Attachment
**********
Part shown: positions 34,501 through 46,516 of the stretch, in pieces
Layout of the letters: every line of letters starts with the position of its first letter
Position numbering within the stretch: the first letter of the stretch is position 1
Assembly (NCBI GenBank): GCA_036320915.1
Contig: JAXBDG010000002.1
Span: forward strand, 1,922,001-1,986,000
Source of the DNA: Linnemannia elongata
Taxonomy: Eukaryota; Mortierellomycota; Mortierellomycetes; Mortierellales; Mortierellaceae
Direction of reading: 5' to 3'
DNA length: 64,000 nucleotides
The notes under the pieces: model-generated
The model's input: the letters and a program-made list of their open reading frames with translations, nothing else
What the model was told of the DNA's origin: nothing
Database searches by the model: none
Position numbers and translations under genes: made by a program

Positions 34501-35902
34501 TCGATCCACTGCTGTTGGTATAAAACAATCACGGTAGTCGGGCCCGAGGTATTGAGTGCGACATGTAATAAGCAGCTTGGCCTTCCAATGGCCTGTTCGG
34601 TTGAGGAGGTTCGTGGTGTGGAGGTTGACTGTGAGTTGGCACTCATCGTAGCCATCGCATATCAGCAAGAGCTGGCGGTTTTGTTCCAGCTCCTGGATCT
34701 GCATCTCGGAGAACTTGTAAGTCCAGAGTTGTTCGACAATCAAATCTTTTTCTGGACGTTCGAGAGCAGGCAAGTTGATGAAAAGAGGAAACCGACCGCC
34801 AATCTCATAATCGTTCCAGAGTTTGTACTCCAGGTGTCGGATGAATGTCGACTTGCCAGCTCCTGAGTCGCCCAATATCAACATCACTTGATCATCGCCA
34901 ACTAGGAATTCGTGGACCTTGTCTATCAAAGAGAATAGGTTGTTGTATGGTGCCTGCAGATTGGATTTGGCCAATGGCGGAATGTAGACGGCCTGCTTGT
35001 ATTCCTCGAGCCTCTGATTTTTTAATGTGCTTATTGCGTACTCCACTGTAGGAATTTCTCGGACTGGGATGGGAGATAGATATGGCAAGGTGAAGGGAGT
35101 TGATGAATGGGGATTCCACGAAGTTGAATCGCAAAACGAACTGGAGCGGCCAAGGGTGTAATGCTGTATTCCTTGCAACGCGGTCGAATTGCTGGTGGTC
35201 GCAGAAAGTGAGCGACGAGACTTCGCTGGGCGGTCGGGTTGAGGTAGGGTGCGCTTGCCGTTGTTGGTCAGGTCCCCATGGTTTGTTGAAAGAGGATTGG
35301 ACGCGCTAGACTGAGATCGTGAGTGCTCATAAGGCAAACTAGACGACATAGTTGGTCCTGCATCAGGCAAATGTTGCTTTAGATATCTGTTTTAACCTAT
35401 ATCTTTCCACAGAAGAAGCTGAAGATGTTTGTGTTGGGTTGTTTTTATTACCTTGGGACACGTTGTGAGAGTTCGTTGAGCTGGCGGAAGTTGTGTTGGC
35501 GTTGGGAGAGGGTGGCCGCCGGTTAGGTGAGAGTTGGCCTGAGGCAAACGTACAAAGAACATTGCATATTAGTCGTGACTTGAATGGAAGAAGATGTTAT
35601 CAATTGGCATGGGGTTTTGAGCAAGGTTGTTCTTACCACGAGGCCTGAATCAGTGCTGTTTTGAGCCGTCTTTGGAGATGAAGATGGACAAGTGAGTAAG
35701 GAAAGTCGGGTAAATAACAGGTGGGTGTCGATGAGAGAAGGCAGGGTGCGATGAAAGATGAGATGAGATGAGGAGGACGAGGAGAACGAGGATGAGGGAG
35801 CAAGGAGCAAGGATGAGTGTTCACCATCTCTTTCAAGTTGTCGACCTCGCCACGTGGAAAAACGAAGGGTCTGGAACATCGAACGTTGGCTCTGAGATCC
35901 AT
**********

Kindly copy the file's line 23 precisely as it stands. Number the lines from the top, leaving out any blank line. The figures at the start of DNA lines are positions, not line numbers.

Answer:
35101 TGATGAATGGGGATTCCACGAAGTTGAATCGCAAAACGAACTGGAGCGGCCAAGGGTGTAATGCTGTATTCCTTGCAACGCGGTCGAATTGCTGGTGGTC